University, supra at 488, 490. These freedoms include both free speech 
rights in the classroom and several matters traditionally in the domain 
of academic decision-making, including those concerning course content 
and length; class size and location; who, what, and where to teach or 
research; university student assistants' educational and service 
responsibilities; and standards for advancement and graduation. Id. at 
490.\13\ Subjecting these important academic freedoms to traditional 
collective bargaining would necessarily and inappropriately involve the 
Board in the academic prerogatives of private colleges and universities 
as well as in the educational relationships between faculty members and 
students. See Brown University, supra at 492 (``[T]he broad power to 
bargain over all Section 8(d) subjects would, in the case of graduate 
student assistants, carry with it the power to intrude into areas that 
are at the heart of the educational process.''). Indeed, the nature of 
the general duty to bargain under the Act uniquely imperils the 
protection of academic freedoms.

    \13\ See also Sweezy v. State of New Hampshire, 354 U.S. 234, 
263 (1957) (Frankfurter, J, concurring) (Academic freedom includes 
the right of a university ``to determine for itself on academic 
grounds who may teach, what may be taught, how it shall be taught, 
and who may be admitted to study.'') (citation omitted).

    As noted above, the proposed rule would exclude from Section 2(3)'s 
coverage of employees those students who perform any services in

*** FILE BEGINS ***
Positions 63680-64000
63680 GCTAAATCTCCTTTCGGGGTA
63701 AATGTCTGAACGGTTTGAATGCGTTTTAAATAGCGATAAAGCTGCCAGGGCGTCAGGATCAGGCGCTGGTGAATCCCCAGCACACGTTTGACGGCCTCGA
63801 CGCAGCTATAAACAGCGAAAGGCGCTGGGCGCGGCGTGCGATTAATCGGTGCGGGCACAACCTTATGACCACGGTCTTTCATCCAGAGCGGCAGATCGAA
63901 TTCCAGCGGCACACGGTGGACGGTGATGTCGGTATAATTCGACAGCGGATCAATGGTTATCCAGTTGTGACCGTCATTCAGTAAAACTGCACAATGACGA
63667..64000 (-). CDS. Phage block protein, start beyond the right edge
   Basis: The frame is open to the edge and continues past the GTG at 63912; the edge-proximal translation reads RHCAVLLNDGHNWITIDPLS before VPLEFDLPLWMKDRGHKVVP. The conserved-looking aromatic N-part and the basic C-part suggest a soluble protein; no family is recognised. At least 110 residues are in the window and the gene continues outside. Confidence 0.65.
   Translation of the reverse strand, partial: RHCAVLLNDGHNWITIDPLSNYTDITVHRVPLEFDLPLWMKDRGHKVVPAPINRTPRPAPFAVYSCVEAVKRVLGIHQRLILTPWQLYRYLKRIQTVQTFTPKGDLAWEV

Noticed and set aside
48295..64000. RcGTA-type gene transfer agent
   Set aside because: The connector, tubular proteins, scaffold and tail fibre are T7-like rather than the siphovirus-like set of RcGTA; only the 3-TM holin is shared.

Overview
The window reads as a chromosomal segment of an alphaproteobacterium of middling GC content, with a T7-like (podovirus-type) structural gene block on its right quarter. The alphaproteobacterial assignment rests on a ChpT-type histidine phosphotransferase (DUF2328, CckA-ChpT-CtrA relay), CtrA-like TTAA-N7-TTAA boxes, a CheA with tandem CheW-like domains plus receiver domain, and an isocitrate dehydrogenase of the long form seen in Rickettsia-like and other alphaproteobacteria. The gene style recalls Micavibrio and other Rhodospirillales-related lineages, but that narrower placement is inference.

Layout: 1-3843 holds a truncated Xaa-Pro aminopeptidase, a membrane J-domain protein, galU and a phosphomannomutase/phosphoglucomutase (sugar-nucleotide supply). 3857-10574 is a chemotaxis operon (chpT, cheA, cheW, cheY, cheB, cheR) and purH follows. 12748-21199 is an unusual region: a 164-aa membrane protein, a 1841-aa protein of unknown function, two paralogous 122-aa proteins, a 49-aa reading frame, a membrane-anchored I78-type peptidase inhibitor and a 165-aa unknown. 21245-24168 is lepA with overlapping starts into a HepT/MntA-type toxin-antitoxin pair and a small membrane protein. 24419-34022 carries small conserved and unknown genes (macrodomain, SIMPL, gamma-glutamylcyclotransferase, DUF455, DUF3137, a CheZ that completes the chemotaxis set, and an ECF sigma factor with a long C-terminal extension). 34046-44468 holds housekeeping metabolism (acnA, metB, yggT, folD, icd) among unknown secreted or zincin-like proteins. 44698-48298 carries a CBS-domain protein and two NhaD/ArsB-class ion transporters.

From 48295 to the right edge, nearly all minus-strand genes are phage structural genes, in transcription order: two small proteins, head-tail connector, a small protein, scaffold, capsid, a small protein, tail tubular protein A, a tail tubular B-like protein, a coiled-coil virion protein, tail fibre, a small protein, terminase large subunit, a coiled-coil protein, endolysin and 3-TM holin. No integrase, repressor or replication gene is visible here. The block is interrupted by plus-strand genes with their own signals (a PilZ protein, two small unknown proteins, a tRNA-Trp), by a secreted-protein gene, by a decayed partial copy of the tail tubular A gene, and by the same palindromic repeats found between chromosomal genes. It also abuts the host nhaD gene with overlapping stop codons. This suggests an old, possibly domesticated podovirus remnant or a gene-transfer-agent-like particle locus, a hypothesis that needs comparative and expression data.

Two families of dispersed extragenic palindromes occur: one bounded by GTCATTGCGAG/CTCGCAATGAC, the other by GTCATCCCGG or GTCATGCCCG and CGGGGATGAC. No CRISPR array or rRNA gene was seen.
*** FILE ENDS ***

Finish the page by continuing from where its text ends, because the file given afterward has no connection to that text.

connection with their undergraduate or graduate studies at a private 
college or university, including, but not limited to, teaching or 
research assistance. However, the Board also invites comments on 
whether the rule should also apply to exclude from Section 2(3) 
coverage students employed by their own educational institution in a 
capacity unrelated to their course of study due to the ``very tenuous 
secondary interest that these students have in their part-time 
employment.'' San Francisco Art Institute, supra at 1252.

III. Validity and Desirability of Rulemaking

    Section 6 of the Act provides that ``[t]he Board shall have 
authority from time to time to make, amend, and rescind, in the manner 
prescribed by subchapter II of chapter 5 of Title 5 [the Administrative 
Procedure Act], such rules and regulations as may be necessary to carry 
out the provisions of this Act.'' The Board interprets Section 6 as 
authorizing the proposed rules and invites comments on this issue. 
Although the Board historically has made most substantive policy 
determinations through case adjudication, the Board has, with Supreme 
Court approval, engaged in substantive rulemaking. American Hospital 
Assn. v. NLRB, 499 U.S. 606 (1991) (upholding Board's rulemaking on 
appropriate bargaining units in the healthcare industry); see also NLRB 
v. Bell Aerospace Co., 416 U.S. 267, 294 (1974) (``[T]he choice between 
rulemaking and adjudication lies in the first instance within the 
Board's discretion.''). Indeed, although the Board first asserted 
statutory jurisdiction over private colleges and universities in case 
adjudication,\14\ it subsequently established the discretionary minimum 
standard for asserting jurisdiction through notice and comment 
rulemaking, and the proposed rule excluding student assistants from the 
Act's coverage would be incorporated as an amendment to the 
jurisdictional standard set forth in 29 CFR 103.1.\15\

    \14\ Cornell University, supra.
    \15\ See fn. 4, supra.

    The Board finds that informal notice-and-comment rulemaking is 
preferable to adjudication with respect to the industry-wide 
determination whether students who perform services in connection with 
their studies are ``employees'' within the meaning of Section 2(3) of 
the Act. The rulemaking process provides the opportunity for broader 
public input than in case adjudication and, consequently, for Board 
consideration of a record of any variations in student assistant and 
other academic work-related programs than might not exist in any single 
educational institution. It also does not depend on participation and 
argument by parties in a specific case, and it cannot be mooted by 
developments in a pending case. In this regard, we note that the 
student employee issue has been raised recently by requests for review